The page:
Benefit programs are still struggling with issues related to same-sex-spouses in light of the Supreme Courts invalidation of part of DOMA which prevented federal recognition of same-sex-marriages. The Windsor case now makes the law of the state as a controlling point for state law determinations. However, the law of the state may be in terms of (1) where the marriage took place, or (2) where the marriage resides.
Some interesting considerations for benefit plans, TPAs, insurance carriers, employers to consider:
STATE MARRIAGES: California, Connecticut, Delaware, Minnesota, Iowa, Maine, Maryland, Massachusetts, New Hampshire, New York, Rhode Island, Vermont, Washington and Washington, DC were among the first states to legalize same-sex marriages. For an updated list, please see procon.org
RULE BY RULE: It seems that each rule may need independent analysis. While for federal tax purposes, the state law where the marriage took place is key, for FMLA (or other purposes) the law may be where the marriage resides. See DOL fact sheet on FMLA at
OTHER COUNTRIES: Several other countries recognize same sex marriages, it appears that state law for this purpose includes any jurisdiction that has legal authority to sanction a marriage.
PUERTO RICO: Puerto Rico has a DOMA like rule of their own and they are not directly subject to U.S. tax rules. Special care must be given to Puerto Rico benefit programs. In some cases, the determination of these rules may be based on whether or not your Puerto Rico plan is only for Puerto Rico or if it is "Dual Qualified" for U.S. and Puerto Rico law.
STATE CIVIL UNIONS OR STATE DOMESTIC PARTNERSHIPS: Many states have registered civil unions or domestic partner rules which provide additional rights to individuals who meet these requirements. It appears that if they are not married under state law, there is no direct change for these relationships.
EMPLOYER DOMESTIC PARTNERSHIPS: Many employers have their own definition of domestic partner relationships. These can be different than the state recognized relationships above. It appears that if they are not married under state law, there is no direct change for these relationships.
ACCOUNTS: Accounts may need their own seperate programming on these rules, especially if your account contributions or distributions are subject to state law. Some states may not allow pre-tax distributions from an FSA or HSA for a SSM. Because these accounts may not have the same enrollment as major medical, they may need a different solution for tracking enrollment, usage and payroll.
PLAN DESIGN: Certain "rights" under federal law will apply to marriage for benefit purposes. For example, a right to survivor benefit under an ERISA pension plan. These rights should apply to same-sex-marriages but it remains to be seen if employers may define marriage differently in other contexts (e.g. self-insured medical eligibility).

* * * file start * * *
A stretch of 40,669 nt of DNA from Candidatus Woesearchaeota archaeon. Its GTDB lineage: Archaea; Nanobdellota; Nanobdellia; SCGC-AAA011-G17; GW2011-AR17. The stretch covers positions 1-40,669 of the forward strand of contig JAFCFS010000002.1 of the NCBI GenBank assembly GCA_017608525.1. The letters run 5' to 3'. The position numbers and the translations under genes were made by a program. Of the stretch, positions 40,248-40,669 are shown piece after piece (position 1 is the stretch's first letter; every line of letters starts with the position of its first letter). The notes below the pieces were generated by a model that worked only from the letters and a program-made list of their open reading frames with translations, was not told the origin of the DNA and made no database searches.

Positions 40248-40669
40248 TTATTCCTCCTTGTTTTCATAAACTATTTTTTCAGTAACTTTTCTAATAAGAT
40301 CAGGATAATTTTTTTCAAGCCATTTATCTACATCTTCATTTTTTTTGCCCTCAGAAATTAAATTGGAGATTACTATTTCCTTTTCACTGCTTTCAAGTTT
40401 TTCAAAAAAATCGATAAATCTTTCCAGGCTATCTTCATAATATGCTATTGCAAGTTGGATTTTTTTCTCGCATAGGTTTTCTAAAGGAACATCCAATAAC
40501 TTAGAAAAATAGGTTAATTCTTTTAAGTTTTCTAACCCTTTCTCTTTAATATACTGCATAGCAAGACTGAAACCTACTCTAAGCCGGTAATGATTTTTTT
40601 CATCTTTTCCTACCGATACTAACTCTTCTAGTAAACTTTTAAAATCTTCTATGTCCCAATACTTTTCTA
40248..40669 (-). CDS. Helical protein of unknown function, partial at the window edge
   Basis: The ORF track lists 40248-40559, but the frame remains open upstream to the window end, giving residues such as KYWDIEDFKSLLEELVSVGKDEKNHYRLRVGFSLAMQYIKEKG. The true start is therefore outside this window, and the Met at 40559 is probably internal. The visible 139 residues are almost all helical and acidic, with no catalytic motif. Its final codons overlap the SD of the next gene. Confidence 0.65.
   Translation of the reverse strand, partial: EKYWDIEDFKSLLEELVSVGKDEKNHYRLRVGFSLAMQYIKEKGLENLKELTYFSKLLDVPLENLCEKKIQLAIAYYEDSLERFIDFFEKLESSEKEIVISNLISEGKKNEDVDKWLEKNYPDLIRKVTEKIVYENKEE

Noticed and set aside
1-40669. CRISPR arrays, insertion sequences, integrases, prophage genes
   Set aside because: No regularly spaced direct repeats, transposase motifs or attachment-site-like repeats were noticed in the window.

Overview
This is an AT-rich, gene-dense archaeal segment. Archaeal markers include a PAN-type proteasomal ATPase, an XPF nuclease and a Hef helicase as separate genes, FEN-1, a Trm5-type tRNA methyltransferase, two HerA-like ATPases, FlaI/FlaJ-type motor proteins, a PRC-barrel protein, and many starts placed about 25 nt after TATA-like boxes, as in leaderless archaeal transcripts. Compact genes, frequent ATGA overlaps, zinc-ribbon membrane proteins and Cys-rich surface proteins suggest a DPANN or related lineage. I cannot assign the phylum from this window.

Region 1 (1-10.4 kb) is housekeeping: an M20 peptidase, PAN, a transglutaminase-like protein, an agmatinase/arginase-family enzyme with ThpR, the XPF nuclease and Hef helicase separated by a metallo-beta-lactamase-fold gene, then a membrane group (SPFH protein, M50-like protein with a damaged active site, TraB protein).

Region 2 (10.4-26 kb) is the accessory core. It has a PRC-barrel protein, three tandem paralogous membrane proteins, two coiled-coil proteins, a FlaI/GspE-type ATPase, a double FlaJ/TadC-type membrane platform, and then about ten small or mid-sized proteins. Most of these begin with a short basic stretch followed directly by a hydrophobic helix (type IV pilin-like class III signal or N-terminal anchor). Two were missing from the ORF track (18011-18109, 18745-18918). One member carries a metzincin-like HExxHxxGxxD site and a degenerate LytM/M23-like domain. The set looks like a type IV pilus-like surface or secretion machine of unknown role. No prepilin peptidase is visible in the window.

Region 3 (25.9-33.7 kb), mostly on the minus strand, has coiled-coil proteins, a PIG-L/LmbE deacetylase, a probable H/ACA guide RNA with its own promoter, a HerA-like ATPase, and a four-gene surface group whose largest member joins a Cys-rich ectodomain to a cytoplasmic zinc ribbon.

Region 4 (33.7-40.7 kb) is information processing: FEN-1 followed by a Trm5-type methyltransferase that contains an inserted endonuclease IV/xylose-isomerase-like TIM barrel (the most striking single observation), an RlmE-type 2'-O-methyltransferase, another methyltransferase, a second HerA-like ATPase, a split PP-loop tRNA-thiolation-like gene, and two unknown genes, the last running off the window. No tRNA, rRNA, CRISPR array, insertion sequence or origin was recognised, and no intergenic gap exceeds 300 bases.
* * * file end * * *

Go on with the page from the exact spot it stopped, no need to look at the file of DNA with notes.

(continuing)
ANTI-DISCRIMINATION FOR LIMITING MARRIAGE: Special care should be taken if a program wants to limit marriages. For insurance, many of the states listed above may require this definition for state filings. Also, discrimination rules like Title VII may come into play. Many states or local jurisdictions even have their own form of Title VII discrimination and some of these even include sexual orientation as a protected category.
COMMUNICATIONS: Special care must be taken to make sure all benefit plan communications including call centers, SPDs, and plan documents align correctly. ERISA fiduciary duty rules are seeing more liability on incorrect or misleading provisions in ERISA benefit programs. Don't forget stop loss provisions when changing plan terms if applicable.
ELIGIBILITY CHANGES: Special care should be taken for broadening eligibility especially for plans subject to HIPAA portability. As we saw with adult child rules, adding someone to medical plan eligibility is a "special enrollment right" subject to notice requirements and the ability to START coverage or CHANGE coverage entirely when this occurs.
RETROACTIVITY: The recent IRS guidance (Notice 2013-17) is effective September 16th, 2013 but more guidance is expected on the retroactive application of these rules including retroactive refunds for employer and employee taxes. See also IRS Notice 2013-61.
COMMON LAW: When figuring out all your steps, don't forget common law marriages in addition to registered domestic partnerships or civil unions. Several states have their "own" requirements on what is a common law marriage and they can differ from one state to the next. Federal guidance already exists with respect to these relationships.
VENDORS, PAYROLL & TPAs: As with any significant design issue, it will be important to make sure all vendors, TPAs, carriers, payroll operators, HR trainings, call centers, plan communications, open-enrollment materials all agree on what the benefit rule(s) are. Lastly, a point throughout this post, this will be an evolving standard and any approach an enity takes must be fluid and ready for change.
If you need help understanding these rules, please contact Kinney & Larson.